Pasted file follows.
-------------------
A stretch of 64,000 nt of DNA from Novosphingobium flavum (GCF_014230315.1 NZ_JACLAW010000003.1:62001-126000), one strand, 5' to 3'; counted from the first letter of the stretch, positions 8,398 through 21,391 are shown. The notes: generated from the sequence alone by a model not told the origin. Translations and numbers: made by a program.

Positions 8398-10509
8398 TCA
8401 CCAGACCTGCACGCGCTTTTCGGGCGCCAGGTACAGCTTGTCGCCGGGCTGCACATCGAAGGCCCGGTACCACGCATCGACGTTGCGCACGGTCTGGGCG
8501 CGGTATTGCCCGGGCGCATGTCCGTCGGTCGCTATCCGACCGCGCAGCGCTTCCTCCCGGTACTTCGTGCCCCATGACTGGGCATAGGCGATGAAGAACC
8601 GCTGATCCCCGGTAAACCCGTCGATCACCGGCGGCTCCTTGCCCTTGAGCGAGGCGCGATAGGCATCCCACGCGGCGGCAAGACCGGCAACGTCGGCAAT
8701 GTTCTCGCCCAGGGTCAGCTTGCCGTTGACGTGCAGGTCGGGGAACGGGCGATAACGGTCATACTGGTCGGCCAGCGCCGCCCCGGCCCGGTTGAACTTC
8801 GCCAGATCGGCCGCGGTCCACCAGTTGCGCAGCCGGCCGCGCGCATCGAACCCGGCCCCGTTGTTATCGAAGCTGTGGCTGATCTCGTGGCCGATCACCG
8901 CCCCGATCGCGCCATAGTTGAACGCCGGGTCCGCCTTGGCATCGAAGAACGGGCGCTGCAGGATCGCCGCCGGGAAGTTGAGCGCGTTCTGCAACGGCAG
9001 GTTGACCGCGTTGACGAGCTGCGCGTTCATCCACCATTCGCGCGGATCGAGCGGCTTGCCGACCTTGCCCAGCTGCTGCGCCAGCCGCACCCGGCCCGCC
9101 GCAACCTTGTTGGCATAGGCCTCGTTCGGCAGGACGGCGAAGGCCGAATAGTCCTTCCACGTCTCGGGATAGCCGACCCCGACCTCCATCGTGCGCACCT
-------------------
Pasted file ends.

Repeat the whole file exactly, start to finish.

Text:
A stretch of 64,000 nt of DNA from Novosphingobium flavum (GCF_014230315.1 NZ_JACLAW010000003.1:62001-126000), one strand, 5' to 3'; counted from the first letter of the stretch, positions 8,398 through 21,391 are shown. The notes: generated from the sequence alone by a model not told the origin. Translations and numbers: made by a program.

Positions 8398-10509
8398 TCA
8401 CCAGACCTGCACGCGCTTTTCGGGCGCCAGGTACAGCTTGTCGCCGGGCTGCACATCGAAGGCCCGGTACCACGCATCGACGTTGCGCACGGTCTGGGCG
8501 CGGTATTGCCCGGGCGCATGTCCGTCGGTCGCTATCCGACCGCGCAGCGCTTCCTCCCGGTACTTCGTGCCCCATGACTGGGCATAGGCGATGAAGAACC
8601 GCTGATCCCCGGTAAACCCGTCGATCACCGGCGGCTCCTTGCCCTTGAGCGAGGCGCGATAGGCATCCCACGCGGCGGCAAGACCGGCAACGTCGGCAAT
8701 GTTCTCGCCCAGGGTCAGCTTGCCGTTGACGTGCAGGTCGGGGAACGGGCGATAACGGTCATACTGGTCGGCCAGCGCCGCCCCGGCCCGGTTGAACTTC
8801 GCCAGATCGGCCGCGGTCCACCAGTTGCGCAGCCGGCCGCGCGCATCGAACCCGGCCCCGTTGTTATCGAAGCTGTGGCTGATCTCGTGGCCGATCACCG
8901 CCCCGATCGCGCCATAGTTGAACGCCGGGTCCGCCTTGGCATCGAAGAACGGGCGCTGCAGGATCGCCGCCGGGAAGTTGAGCGCGTTCTGCAACGGCAG
9001 GTTGACCGCGTTGACGAGCTGCGCGTTCATCCACCATTCGCGCGGATCGAGCGGCTTGCCGACCTTGCCCAGCTGCTGCGCCAGCCGCACCCGGCCCGCC
9101 GCAACCTTGTTGGCATAGGCCTCGTTCGGCAGGACGGCGAAGGCCGAATAGTCCTTCCACGTCTCGGGATAGCCGACCCCGACCTCCATCGTGCGCACCT